Q&A: Analingus And Having Safe Anal Sex

E-mail Email Icon Print Print Icon
Reddit Digg StumbleUpon Delicious Bookmark

QUESTION: I like to sometimes give rimjobs to my girlfriend and have anal sex with her. I was wondering - if we are both STI free, do I have anything to worry about, in terms of contracting anything? Also, I know anal sex can be dangerous if not done properly, but if done properly, is there any chance of hurting her during anal sex?

Subscribe to the Kinsey Confidential Podcast: iTunes | RSS

In recent years, anal sex has become a topic about which more and more women and men ask questions. Not all of them are having anal sex or engaging in anal play, but some are – and it’s important to seek out reliable information about sexual activities you’re not certain you have all the facts about. Good for you for coming to us to learn more!

Analingus (Oral Anal Sex)

The term “rim job” – for those not familiar with it – refers to stimulating a partner’s anus with one’s mouth, such as the tongue. It is also called “analingus”. It is true that sexually transmissible infections – or STIs – are not the only health risk of analingus.

Your partner’s fecal matter may contain a variety of bacteria and viruses that your body may not handle well. Men and women who engage in analingus would be wise to check in with their healthcare provider and to let them know of their interest in analingus. They may actually suggest certain vaccinations that can reduce your risk of acquiring a virus.

Reducing Infection Risk

You can also reduce your risk of problems associated with analingus by using a dental dam or a condom cut in half, lengthwise, as a barrier between your mouth and your girlfriend’s anal opening. Some couples add a small dab of lubricant on the side facing the partner’s anal opening, which can make the experience feel more slippery and pleasurable.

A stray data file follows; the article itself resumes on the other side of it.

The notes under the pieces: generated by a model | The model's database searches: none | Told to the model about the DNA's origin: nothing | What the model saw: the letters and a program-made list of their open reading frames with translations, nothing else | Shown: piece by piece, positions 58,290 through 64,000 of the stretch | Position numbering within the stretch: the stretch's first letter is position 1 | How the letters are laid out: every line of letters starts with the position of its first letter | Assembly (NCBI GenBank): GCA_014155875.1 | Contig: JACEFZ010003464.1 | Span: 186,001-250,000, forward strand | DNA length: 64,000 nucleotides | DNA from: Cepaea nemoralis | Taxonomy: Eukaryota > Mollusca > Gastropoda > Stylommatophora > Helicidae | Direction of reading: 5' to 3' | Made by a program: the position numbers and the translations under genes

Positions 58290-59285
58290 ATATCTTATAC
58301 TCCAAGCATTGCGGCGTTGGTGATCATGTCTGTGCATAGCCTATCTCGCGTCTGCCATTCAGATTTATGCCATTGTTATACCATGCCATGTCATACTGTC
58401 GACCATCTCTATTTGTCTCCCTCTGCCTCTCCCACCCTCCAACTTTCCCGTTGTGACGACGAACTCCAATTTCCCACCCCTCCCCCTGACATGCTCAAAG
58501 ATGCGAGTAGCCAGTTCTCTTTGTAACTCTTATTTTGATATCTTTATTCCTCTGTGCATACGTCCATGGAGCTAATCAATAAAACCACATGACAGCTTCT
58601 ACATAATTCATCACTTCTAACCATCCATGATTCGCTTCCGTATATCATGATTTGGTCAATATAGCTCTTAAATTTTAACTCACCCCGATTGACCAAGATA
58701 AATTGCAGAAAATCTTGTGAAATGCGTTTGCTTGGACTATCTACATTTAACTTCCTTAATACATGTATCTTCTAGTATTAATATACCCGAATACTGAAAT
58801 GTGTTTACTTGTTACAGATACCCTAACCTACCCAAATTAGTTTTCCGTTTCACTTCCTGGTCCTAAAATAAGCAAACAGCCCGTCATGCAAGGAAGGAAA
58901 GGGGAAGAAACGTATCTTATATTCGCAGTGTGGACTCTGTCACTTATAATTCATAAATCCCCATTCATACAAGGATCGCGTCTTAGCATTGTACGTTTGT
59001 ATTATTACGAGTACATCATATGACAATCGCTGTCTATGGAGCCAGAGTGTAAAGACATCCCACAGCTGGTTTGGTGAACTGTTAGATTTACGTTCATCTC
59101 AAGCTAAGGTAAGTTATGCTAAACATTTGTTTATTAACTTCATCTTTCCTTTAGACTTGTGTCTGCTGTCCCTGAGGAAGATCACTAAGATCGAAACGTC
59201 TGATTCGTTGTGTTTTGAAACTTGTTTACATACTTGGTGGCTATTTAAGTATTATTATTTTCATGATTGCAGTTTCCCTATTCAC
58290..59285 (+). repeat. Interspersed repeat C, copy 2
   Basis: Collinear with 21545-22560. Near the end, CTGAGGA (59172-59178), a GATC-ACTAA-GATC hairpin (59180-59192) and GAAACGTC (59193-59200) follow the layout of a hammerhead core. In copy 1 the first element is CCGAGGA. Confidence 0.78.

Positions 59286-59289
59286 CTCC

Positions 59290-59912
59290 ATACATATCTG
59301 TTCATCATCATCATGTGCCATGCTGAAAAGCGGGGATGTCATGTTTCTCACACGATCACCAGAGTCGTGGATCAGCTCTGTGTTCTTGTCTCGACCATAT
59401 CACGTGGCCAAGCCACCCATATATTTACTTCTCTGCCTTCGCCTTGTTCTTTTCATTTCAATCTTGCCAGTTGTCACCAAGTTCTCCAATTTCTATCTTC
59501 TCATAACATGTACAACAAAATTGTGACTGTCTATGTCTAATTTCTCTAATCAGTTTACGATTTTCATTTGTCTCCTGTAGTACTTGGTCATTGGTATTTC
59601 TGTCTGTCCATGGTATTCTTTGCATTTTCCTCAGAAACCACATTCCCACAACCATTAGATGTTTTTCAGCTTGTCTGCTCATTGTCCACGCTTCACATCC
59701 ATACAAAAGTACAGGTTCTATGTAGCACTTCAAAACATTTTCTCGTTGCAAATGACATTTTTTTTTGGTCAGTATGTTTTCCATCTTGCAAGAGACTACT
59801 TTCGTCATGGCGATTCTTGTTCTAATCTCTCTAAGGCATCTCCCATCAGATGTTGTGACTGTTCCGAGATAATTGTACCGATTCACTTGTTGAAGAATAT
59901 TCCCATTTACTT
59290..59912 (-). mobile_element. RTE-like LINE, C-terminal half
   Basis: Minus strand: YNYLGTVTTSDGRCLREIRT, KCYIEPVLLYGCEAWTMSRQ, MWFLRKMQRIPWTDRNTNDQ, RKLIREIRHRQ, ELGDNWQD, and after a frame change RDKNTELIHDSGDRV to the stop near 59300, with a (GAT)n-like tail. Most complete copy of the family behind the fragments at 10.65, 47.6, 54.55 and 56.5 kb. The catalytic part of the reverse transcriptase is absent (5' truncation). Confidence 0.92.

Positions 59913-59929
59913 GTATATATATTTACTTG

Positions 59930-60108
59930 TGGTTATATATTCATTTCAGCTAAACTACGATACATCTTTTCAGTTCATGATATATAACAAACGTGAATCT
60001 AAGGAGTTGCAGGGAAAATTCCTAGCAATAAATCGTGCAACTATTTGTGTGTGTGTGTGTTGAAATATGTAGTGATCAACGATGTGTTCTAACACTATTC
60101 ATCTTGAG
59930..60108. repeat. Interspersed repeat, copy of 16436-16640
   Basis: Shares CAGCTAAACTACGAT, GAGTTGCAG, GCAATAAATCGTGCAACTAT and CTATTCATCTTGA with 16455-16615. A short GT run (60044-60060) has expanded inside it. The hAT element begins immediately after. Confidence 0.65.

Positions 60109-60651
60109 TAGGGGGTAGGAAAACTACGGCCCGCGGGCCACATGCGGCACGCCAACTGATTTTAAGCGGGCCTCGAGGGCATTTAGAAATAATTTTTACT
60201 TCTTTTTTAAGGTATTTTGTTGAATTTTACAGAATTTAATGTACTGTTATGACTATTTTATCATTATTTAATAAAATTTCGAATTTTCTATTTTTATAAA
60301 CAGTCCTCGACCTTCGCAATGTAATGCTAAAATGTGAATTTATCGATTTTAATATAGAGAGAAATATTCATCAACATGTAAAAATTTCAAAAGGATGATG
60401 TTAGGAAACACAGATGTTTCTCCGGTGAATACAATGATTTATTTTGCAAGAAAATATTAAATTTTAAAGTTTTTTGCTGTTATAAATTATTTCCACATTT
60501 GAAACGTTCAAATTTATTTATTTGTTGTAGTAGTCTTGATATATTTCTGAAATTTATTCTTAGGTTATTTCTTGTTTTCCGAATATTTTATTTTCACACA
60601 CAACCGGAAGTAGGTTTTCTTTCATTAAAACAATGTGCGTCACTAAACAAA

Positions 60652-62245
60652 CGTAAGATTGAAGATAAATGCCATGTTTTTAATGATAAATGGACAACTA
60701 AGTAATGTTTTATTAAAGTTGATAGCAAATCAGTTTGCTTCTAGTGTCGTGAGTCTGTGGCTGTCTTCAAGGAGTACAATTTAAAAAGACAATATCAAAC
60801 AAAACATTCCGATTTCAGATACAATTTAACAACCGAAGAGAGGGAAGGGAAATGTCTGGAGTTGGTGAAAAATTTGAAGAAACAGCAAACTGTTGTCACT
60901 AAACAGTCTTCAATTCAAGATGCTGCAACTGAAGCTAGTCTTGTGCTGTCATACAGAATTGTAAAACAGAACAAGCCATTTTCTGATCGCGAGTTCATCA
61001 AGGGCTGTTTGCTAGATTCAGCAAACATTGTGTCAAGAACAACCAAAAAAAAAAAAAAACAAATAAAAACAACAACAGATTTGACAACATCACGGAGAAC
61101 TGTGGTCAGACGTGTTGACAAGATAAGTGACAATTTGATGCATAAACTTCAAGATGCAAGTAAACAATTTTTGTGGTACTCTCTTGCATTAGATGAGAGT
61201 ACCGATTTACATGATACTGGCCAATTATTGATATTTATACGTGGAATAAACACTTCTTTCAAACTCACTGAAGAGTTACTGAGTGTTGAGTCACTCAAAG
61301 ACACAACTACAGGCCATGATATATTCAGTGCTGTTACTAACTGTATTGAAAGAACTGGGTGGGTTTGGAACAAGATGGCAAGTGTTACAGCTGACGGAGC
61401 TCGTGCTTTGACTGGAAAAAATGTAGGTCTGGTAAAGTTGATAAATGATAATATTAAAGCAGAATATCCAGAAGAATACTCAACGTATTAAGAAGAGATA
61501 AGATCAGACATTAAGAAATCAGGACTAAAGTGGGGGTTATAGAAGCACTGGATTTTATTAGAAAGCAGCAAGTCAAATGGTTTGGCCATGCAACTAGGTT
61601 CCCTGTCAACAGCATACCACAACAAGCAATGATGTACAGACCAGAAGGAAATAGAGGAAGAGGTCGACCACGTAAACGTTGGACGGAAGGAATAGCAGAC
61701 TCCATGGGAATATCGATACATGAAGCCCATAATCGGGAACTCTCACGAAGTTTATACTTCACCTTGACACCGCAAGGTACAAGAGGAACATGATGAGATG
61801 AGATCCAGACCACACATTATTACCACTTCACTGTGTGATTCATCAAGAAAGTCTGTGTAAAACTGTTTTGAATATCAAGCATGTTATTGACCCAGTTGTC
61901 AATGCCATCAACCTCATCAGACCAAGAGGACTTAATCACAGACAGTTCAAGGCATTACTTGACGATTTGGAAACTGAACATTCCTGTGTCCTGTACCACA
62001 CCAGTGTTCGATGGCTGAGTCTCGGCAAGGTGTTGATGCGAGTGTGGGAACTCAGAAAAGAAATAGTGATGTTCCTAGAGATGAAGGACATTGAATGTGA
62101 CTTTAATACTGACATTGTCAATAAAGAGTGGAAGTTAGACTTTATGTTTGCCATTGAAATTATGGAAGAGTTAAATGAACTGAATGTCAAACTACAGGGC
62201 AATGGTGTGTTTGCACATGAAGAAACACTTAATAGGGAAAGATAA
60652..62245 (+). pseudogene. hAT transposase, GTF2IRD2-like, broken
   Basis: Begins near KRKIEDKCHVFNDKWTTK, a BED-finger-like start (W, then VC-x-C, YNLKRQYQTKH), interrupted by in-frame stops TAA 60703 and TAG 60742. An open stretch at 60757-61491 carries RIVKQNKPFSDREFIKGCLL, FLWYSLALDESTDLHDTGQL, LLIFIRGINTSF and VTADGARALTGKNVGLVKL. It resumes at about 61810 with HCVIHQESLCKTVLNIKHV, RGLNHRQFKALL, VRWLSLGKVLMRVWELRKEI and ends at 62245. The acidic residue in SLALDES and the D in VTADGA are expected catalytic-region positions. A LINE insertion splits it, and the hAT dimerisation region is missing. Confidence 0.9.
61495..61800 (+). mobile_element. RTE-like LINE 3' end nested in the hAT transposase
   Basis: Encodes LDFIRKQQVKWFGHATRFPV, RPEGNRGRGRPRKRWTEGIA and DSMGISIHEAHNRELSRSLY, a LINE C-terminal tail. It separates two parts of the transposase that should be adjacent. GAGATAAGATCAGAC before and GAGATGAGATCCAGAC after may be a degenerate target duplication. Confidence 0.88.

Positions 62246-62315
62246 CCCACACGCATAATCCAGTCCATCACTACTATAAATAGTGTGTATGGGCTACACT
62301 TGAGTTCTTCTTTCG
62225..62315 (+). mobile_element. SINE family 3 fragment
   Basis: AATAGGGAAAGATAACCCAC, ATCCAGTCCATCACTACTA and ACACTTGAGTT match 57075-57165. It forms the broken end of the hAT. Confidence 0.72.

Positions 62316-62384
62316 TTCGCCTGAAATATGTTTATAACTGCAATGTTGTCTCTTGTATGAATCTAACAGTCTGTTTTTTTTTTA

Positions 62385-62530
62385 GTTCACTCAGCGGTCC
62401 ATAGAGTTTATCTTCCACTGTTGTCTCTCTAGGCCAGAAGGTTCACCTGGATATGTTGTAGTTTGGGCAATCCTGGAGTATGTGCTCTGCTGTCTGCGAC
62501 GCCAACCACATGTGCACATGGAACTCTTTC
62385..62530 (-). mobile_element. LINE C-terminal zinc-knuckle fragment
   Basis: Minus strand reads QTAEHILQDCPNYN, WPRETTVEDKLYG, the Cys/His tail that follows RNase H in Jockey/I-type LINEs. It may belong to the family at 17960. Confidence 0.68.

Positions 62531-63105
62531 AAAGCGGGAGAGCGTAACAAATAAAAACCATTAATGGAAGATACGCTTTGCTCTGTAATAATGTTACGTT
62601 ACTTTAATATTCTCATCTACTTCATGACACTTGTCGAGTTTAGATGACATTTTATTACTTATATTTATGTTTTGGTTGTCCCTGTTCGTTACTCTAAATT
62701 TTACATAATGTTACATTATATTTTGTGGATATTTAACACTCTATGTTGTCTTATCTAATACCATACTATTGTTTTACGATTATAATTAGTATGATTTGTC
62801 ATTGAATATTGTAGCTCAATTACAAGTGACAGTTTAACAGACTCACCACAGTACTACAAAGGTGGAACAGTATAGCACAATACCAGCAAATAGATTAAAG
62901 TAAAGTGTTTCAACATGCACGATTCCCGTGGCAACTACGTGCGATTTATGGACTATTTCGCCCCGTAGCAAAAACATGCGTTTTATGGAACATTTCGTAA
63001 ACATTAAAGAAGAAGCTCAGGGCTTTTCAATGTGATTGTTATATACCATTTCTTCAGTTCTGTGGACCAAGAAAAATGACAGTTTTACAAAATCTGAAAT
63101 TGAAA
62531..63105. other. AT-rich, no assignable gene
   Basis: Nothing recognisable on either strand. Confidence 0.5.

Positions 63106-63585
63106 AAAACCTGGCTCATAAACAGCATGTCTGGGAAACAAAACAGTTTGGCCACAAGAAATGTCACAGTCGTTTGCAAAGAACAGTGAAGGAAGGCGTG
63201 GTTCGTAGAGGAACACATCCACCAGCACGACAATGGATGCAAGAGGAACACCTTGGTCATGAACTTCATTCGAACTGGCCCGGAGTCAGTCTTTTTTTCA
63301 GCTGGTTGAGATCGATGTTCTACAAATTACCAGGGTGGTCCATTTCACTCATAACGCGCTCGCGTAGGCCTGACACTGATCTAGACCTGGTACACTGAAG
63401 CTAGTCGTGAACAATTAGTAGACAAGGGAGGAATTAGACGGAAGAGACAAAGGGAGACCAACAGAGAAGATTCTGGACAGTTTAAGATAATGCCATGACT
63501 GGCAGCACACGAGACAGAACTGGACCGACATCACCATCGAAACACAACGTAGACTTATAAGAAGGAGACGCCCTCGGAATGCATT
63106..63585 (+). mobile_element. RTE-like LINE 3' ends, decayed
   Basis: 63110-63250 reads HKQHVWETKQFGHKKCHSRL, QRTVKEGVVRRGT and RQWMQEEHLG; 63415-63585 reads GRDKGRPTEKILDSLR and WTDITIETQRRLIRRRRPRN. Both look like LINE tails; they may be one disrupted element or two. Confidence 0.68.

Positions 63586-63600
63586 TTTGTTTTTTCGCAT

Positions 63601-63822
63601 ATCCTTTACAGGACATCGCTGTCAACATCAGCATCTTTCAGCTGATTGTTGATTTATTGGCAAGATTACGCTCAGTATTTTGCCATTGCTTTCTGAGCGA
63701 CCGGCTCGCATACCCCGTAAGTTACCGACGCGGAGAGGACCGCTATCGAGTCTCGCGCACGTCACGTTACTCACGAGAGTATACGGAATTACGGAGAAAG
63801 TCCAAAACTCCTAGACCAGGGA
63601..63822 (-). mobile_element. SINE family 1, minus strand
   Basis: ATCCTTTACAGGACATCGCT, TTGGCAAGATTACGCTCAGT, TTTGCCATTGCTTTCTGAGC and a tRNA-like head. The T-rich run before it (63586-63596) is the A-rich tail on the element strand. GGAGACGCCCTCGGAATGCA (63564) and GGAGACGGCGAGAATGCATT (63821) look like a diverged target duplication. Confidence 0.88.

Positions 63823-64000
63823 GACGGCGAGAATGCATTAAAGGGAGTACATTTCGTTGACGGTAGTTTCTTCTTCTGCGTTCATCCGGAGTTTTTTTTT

Safe Anal Sex

As for anal sex, it can certainly hurt even if it is being done properly. Sometimes people find that it is difficult to relax, or that they may not feel like they can ask their partner to stop if it begins to feel painful or uncomfortable. And sometimes people simply think they are doing it properly but are not really taking all of the measures they might to ensure comfort and safety.

For example, some couples don’t think to add lubricant when they have anal sex, and lubricant can greatly reduce the friction of anal sex and increase the pleasure and comfort for both partners. Like vaginal sex, anal sex that is very forceful or vigorous can leave one or both partners feeling sore, and can cause tears or cuts for the receptive partner.

Communication is key for both anal and vaginal sex, as are comfort and relaxation and checking in with each other to make sure that sex feels good.

Recommended Reading

To learn more, consider reading Anal Pleasure & Health: A Guide for Men and Women by Jack Morin.

Dr. Debby Herbenick (M.P.H., Ph.D.)

is a sexual health educator at The Kinsey Institute, Associate Director of the Center for Sexual Health Promotion at Indiana University and author of several books including Sex Made Easy and Because It Feels Good: A Woman's Guide to Sexual Pleasure and Satisfaction.
More posts by this author »

Comments